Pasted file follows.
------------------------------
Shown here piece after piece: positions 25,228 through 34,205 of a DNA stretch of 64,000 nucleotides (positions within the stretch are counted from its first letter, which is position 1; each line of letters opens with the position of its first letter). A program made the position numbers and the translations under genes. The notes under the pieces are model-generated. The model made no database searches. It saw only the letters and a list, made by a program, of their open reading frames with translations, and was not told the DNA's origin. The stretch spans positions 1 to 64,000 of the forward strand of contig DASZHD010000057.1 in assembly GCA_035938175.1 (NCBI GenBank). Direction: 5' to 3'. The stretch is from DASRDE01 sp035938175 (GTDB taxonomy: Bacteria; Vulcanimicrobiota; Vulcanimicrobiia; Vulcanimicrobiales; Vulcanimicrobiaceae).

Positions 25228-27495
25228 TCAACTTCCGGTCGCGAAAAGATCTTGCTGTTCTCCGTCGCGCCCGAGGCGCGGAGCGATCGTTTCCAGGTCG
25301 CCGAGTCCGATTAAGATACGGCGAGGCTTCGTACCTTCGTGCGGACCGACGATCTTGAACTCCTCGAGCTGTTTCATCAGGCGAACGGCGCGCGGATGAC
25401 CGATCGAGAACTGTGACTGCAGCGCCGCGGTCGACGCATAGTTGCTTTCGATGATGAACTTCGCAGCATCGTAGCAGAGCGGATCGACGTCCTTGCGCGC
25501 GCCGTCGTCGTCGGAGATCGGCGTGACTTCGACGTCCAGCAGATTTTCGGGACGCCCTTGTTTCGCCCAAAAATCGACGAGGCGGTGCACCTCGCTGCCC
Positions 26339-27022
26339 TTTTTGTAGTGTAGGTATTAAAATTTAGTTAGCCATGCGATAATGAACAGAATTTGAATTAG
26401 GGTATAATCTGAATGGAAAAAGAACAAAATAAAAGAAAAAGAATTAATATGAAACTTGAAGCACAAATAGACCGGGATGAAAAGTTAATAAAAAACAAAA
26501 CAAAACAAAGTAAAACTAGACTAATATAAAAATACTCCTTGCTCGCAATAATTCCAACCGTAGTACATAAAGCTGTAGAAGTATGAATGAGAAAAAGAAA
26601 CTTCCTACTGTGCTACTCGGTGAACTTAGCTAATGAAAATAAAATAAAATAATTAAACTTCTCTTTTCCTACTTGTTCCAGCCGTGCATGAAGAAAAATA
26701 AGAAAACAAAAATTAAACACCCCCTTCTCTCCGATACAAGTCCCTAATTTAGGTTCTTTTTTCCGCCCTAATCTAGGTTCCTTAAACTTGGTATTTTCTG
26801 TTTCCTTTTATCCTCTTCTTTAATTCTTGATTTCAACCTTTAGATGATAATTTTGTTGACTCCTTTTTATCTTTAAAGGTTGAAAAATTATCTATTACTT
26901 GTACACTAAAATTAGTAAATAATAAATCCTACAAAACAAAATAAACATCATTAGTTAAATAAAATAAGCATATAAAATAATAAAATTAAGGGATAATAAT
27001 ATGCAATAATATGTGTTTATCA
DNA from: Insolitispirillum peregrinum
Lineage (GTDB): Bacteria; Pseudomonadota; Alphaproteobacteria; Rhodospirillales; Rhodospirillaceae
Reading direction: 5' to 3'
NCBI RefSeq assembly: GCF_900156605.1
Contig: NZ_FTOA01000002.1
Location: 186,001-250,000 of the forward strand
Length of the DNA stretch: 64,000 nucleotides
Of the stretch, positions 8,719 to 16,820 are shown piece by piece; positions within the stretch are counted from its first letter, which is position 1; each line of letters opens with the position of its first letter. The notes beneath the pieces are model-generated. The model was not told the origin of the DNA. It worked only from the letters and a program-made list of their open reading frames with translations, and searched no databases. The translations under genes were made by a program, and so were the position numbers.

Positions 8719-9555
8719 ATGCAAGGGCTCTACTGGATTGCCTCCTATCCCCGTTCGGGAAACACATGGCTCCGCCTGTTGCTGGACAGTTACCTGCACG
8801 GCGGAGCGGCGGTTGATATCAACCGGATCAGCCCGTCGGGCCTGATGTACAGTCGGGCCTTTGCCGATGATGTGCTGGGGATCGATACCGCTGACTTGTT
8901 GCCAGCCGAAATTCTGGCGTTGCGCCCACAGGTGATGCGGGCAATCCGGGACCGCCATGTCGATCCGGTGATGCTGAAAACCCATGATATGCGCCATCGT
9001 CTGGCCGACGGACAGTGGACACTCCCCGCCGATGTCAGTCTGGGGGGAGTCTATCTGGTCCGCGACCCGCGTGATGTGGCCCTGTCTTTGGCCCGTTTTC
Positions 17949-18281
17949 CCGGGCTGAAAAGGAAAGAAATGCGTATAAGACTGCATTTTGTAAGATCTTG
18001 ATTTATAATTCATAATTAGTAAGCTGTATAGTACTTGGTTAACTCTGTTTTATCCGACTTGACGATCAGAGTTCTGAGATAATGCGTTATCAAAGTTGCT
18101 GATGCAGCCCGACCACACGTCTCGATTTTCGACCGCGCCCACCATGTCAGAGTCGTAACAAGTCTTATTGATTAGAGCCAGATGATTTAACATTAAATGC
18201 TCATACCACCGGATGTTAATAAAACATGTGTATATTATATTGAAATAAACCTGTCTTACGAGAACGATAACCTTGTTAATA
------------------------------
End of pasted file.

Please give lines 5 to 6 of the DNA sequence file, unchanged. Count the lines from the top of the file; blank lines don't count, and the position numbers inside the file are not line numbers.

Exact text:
25401 CGATCGAGAACTGTGACTGCAGCGCCGCGGTCGACGCATAGTTGCTTTCGATGATGAACTTCGCAGCATCGTAGCAGAGCGGATCGACGTCCTTGCGCGC
25501 GCCGTCGTCGTCGGAGATCGGCGTGACTTCGACGTCCAGCAGATTTTCGGGACGCCCTTGTTTCGCCCAAAAATCGACGAGGCGGTGCACCTCGCTGCCC